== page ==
I’ll be honest — the beginnings of my novels are always a mess. I spend the first couple of chapters knowing what I want to write, but I haven’t quite grasped how I want it to play out. The prose is all over the place as I try out all kinds of different styles on the fly. I’ll plant the seeds of one or two minor plot points that may or may not survive the end result. I may even get a few of the details mixed up.
But hey, that’s what revision and editing is for, right? Once I do figure it all out (which is usually around two or three chapters in), then I have a solid platform for the rest of the novel, and I can clean everything up in those two or three sketchy first scenes. A Division of Souls had at least three wildly different openings before I put all the pieces together and figured out which one works the best. I had a hell of a time trying to figure out how to start The Balance of Light the way I wanted it. Lidwells is no different; once I get into the groove, I’ll be able to build a more solid opening.
Do I wish I could write a perfect opening? Nah. Doing it the way I do is actually part of the fun! It helps me connect with the story on an emotional level; once I’ve done that, then I can reshape the opening to fit that mood. I don’t see it as wasting time and words; I see it as part of the whole exercise. As long as I’m going in the right direction…that’s all that really matters.
I’ve got seven chapters left before I’m done with the final edit of The Balance of Light. Once that’s done, it’ll be a week or two of formatting, processing, creating the cover, and releasing it out into the world. It’s looking like that may end up being the first or second week of February at this point.
And then I’m done with the Bridgetown Trilogy.
I mean, aside from my next project, Meet the Lidwells!, which I’ve been sneakily working on now and again during downtime.
Nearly everything I’ve ever worked on is more than five years old already; the Bridgetown story will officially turn twenty (!!) in March. My trunked vampire novel, Love Like Blood, was brainstormed around 2003, written over the course of four years, and finally trunked by 2008. Numerous other ideas, many of which I’ve also trunked or given up on, were created at our old apartment, which we moved out of in 2009. I’ve been focusing so much on the trilogy that I’ve only got maybe two or three solid ideas I could work on — if that.
So what do I have planned, anyway?
Well, the biggest plan I have is to try to see how quickly I can turn a project around. I know I can do it — I’ve written and revised past works in a very limited amount of time. I can definitely work to a deadline.
I also want to try writing something that’s not epic in length. Lidwells is partly an attempt at that. I’d like to write some standalone novels. Not everyone loves a good doorstopper novel, so I’d like to appeal to the quick-reader fans as well. This will not only teach me how to narrow my focus on the plot, it’ll also be a great exercise in concise writing.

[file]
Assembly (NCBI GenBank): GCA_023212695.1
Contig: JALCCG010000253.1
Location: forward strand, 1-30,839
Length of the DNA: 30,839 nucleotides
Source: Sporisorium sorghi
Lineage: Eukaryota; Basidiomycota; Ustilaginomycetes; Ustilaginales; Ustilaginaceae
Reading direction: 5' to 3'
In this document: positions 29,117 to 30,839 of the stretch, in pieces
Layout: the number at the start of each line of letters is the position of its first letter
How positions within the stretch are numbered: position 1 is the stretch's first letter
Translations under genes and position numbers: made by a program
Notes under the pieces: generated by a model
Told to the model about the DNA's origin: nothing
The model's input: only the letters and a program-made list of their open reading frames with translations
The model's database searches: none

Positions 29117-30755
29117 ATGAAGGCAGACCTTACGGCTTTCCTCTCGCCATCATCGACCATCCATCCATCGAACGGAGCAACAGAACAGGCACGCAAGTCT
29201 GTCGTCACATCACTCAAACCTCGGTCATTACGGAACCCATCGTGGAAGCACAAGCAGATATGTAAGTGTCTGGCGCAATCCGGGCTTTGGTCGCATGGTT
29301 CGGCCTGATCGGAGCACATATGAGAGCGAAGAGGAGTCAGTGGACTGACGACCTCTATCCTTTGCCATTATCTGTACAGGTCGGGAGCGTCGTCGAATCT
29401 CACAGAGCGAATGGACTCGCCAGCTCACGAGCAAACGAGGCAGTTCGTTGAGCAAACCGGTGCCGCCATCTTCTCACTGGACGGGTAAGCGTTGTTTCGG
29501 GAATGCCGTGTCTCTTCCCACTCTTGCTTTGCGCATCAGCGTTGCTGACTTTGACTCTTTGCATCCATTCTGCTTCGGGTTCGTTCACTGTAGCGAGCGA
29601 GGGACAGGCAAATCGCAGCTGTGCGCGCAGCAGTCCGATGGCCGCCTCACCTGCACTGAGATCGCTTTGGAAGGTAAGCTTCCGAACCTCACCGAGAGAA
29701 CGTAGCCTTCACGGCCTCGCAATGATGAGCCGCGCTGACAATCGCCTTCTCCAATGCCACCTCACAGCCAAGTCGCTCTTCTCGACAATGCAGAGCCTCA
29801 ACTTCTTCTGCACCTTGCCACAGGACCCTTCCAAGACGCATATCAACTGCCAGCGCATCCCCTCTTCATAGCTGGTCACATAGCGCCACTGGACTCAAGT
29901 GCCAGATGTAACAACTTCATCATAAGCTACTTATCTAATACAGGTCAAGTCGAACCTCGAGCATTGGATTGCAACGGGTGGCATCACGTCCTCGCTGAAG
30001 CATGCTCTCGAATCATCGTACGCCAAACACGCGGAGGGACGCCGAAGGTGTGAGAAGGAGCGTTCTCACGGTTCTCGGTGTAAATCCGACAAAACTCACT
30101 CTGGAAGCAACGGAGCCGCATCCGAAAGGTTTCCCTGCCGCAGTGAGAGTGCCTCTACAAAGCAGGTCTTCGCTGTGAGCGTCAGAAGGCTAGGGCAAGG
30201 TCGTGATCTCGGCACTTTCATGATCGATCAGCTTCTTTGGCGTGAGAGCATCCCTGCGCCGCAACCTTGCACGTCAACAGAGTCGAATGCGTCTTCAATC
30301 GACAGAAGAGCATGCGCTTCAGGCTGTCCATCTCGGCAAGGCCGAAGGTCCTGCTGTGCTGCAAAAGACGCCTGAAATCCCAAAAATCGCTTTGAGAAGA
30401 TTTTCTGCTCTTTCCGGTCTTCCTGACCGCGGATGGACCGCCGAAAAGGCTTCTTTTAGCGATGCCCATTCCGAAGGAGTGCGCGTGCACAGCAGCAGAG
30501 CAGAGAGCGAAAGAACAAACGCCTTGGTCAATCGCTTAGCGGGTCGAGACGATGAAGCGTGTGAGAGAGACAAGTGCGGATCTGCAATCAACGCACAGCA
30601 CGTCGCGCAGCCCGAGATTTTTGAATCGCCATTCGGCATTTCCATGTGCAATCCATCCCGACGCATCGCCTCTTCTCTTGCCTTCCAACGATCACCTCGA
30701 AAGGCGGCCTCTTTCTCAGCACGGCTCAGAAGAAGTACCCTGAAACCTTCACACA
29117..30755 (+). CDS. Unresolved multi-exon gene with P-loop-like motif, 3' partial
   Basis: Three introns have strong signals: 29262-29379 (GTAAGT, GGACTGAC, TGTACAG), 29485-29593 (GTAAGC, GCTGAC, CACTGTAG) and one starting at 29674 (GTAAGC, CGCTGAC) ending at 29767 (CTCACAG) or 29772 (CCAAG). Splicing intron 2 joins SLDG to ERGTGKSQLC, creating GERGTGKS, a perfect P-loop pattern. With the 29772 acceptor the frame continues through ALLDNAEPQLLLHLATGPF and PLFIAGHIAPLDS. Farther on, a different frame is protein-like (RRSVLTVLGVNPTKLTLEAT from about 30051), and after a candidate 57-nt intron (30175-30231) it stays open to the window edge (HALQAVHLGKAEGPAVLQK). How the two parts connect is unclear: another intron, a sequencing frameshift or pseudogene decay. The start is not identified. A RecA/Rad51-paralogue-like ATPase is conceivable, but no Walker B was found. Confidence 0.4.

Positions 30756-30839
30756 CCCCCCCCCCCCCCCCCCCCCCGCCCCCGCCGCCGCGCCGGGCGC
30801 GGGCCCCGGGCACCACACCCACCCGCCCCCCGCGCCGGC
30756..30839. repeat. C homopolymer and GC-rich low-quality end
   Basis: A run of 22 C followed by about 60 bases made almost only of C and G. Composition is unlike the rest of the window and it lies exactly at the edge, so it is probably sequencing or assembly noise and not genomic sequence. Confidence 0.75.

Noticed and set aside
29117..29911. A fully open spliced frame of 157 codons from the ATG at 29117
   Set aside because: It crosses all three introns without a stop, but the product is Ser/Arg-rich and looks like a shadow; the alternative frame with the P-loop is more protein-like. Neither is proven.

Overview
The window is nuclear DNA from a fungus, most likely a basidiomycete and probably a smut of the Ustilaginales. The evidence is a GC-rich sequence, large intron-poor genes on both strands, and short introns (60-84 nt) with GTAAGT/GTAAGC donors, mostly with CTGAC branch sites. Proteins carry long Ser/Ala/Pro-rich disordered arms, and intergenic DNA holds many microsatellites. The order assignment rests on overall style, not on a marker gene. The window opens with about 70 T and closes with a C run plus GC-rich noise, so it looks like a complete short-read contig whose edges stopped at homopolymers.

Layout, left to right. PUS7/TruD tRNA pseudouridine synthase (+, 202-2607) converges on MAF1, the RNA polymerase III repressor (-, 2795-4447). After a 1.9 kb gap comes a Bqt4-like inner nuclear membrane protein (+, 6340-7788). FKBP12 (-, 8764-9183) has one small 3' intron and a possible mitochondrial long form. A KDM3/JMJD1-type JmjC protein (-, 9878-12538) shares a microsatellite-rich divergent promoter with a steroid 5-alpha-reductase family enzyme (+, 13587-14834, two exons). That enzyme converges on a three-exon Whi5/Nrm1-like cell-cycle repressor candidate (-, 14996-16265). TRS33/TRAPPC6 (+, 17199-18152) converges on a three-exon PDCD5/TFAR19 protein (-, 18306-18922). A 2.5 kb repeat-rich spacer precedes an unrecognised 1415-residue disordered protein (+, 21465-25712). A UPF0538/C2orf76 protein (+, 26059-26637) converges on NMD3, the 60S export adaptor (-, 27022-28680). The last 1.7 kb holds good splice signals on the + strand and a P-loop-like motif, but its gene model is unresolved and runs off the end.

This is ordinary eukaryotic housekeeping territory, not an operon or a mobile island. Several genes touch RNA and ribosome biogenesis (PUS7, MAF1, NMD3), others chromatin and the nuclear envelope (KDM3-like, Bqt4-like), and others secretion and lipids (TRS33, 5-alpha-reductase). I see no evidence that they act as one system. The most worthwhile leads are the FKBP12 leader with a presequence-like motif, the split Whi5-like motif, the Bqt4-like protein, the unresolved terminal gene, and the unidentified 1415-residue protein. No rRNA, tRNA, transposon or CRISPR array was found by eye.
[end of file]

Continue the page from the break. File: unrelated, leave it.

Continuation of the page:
I may even try a short story or two. Technically I’ve written only one, and it’s pretty bad. It was my ‘just to see if I could do it’ attempt during a very slow and broke-as-hell summer over twenty years ago.
But do I have any ideas rolling around right now?
That’s a good question. Technically, no. I only have the Lidwells project, maybe a reboot of Can’t Find My Way Home…and that’s it. As I’ve said, this is why I’m making myself do the daily practice words. I’ve already come up with snippets of scenes, snatches of bigger ideas, and random conversation that may be worth looking into later on.
It’s a bit daunting, to say the least. Yeah, my subconscious occasionally pops in and reminds me that the only thing I can ever write in this lifetime is more Mendaihu Universe tomes, and if I don’t write them, I won’t have anything at all. And that voice I usually ignore. I’ve been in this Clean Slate situation before. It’s completely natural to be nervous.
But hell, if Lidwells can pop up out of nowhere and take on a life of its own, I’m sure I can make that happen again.
It’s a rock memoir. It’s a music biography. It’s fiction. It’s a love story. What the hell is it, anyway?
Meet the Lidwells! is the story of a family band from the 90s — four siblings and two cousins — rocking out at town and county fairs and wherever their parents could book them, until they hit the big time with the insanely catchy hit “Grapevine.” They sign to a major label and become a huge success, selling out on tours, finding their faces plastered in teen magazines…only to burn out fast, lose their way, and go out in a blaze of glory less than a decade later.
And yet, somehow, they manage to keep their love of family (not to mention a ridiculous obsession with music) strong and unbreakable.
Not the final cover, obviously, but you get the idea.
This was a story that came to me out of nowhere while I was working on my daily 750 Words back in early 2015. Okay, maybe not out of nowhere. One of my online friends had casually mentioned family bands at some point, and that led me to think of the Osmonds. [I will freely admit that I loved that band when I was a little kid, well before my obsession with the Beatles. Crazy Horses is still a great album.] At the same time, I’d been reading a lot of music biographies, and was also working on my Walk in Silence project, when it occurred to me that writing a fictional music bio would be a hell of a lot of fun.
And it was! I spent a good couple of weeks utilizing my daily words, coming up with fictional interviews, backstory, and even a discography. Meet the Lidwells! will be my next project once the Bridgetown Trilogy is wrapped up, and I’m totally stoked about completing this one!
Most of the time was spent focusing on releasing the first edition of The Persistence of Memories as well as cleaning up and releasing the next edition of A Division of Souls. And once those were taken care of, I focused solely on the Big Galley Edit of The Balance of Light. As of today I am about one third of the way through transcribing my manual edits to the digital document, which will then be formatted to both e-book and trade paperback.
[Side note: I’m worried that TBoL is still going to be quite a long book, so while it’s going to remain a single e-book, I may have to split it up into two trades just to keep the price and size down. More on that when I get closer to finishing this portion of the project.]